Back in Ave Maria, those who remained were bracing for the battering they were about to receive. Several buildings on campus were designated shelters, and the university had opened its fieldhouse as a shelter for children and the elderly from Ave Maria and Immokalee, the nearby migrant farming community. Immokalee has one of the poorest people in the state. Some were elderly Haitians. One woman was blind. They were all frightened. Student volunteers ensured they were comforted and comfortable.

The university was ready. Daily Mass and coordinated communication kept everyone in the loop. Towey prepped students (and their anxious parents) for the coming storm by blogging on the university’s website.

“Incidents this week on our campus show the glory of God’s creation isn’t from Google, Amazon or Apple; it is from God, and man is God’s delight” he wrote Saturday. “It is neighbor helping neighbor, loving and caring, and, yes, at times, suffering together.”

Sunday, Irma made landfall just after 9am at Cudjoe Key. It barreled through the keys and crashed into Marco Island at 3:35pm. Ave Maria’s lashing began Saturday afternoon, when the storm’s outer bands began whipping the town with wind and rain. First the town’s cable was knocked out; then the power went down.

Irma howled for hours, uprooting trees, knocking over street signs, stripping roof tiles from roofs, and flooding streets. When it was finally over, the populace re-emerged to assess the damage and clean up, which will take a long time. As of this writing, electricity has still not been restored. The town’s utility provider said Tuesday afternoon that it may be weeks. Other reports said Friday.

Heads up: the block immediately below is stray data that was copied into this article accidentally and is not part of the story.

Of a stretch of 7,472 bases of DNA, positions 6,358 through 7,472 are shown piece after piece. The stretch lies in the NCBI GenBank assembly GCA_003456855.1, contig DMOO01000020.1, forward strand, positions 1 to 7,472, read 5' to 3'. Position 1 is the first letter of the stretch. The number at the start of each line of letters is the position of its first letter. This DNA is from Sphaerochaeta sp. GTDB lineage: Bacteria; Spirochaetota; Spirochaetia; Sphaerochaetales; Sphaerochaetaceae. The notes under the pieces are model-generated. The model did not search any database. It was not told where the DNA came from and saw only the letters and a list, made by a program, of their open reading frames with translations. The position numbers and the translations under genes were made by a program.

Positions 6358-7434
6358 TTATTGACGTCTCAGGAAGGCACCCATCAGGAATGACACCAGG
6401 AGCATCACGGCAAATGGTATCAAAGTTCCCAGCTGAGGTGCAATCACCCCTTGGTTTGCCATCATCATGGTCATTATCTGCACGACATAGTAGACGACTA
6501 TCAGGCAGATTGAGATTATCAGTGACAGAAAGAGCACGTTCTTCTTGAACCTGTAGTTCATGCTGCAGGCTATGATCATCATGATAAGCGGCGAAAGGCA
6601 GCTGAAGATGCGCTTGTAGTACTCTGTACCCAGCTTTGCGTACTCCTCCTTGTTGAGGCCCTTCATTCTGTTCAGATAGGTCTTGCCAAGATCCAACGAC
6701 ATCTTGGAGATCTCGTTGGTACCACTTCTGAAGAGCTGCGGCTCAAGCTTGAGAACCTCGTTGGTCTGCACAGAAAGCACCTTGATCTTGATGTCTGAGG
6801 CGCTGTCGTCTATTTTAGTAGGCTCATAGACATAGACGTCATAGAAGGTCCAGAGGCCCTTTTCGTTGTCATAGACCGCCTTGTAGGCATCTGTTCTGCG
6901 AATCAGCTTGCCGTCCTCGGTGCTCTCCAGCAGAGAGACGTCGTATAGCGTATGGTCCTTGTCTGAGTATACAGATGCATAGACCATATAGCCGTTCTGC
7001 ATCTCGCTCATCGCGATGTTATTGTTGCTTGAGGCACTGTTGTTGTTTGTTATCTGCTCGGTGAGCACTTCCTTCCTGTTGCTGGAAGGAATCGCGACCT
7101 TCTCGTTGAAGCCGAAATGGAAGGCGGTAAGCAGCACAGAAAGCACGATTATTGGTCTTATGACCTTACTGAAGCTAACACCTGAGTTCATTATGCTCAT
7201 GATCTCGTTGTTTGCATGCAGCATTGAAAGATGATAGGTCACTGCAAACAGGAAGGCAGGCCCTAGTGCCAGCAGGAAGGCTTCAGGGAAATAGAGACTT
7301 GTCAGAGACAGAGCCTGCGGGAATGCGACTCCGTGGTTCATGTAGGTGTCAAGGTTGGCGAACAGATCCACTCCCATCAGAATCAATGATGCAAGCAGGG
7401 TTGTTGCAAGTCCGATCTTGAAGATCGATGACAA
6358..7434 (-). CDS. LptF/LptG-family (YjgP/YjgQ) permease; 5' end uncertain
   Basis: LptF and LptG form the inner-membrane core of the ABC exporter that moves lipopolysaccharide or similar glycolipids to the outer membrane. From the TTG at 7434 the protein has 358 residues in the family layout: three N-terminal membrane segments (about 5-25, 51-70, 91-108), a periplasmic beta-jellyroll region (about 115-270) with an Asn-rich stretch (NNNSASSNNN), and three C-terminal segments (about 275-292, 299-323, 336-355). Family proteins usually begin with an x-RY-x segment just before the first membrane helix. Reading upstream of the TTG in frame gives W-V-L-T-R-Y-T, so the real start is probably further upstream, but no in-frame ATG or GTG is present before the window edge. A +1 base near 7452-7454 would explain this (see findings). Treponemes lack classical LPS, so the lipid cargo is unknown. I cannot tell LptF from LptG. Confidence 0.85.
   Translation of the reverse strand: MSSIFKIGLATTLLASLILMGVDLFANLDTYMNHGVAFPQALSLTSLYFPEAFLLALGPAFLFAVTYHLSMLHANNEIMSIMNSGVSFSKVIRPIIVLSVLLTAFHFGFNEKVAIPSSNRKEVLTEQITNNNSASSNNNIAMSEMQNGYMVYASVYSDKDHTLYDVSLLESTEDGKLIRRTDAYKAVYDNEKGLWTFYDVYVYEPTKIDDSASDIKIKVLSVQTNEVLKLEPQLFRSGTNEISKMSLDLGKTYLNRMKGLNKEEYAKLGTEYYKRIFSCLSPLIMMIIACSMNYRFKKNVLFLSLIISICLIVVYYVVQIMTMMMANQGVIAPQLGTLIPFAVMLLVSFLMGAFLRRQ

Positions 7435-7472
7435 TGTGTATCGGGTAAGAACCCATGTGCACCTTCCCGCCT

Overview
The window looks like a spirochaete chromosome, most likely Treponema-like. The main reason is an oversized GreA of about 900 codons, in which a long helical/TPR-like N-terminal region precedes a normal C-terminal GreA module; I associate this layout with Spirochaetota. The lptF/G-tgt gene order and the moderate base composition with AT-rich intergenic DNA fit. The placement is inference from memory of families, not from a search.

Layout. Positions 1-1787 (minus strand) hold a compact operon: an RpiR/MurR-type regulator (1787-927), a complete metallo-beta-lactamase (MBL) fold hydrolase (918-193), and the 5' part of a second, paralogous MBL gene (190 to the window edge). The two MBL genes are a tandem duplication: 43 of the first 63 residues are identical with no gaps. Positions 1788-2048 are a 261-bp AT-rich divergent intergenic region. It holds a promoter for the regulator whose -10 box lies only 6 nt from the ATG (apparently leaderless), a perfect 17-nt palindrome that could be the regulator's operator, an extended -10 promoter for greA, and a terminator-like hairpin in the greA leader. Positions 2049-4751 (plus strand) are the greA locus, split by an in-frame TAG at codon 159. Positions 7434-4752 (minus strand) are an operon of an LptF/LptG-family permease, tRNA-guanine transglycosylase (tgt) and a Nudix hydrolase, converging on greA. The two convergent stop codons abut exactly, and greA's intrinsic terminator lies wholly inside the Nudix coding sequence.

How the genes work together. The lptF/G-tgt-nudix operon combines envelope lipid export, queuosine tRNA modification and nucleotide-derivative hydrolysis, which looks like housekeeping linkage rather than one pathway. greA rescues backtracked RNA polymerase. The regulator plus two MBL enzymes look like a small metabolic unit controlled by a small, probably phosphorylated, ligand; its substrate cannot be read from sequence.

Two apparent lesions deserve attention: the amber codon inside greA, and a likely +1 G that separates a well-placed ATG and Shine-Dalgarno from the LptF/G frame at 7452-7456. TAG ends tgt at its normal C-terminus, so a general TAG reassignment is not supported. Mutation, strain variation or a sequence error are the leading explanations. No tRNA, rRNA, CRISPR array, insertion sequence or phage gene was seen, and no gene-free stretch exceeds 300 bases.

Ave Maria survived the storm bruised, but not broken. It’s clear that faithful Catholic education is making a difference in my town and in our nation. Irma gave us a teachable moment to bond, to pray and to love our neighbor. It forced us to be unplugged and uncomfortable together. It brought us together in a beautiful way. It inspired prayer, and it built our spiritual muscles. Irma is gone, and we’re all stronger because we got the little things right.

Patrick Novecosky is a veteran journalist and a former National Catholic Register correspondent.

He is vice president of coalition relations for the Cardinal Newman Society.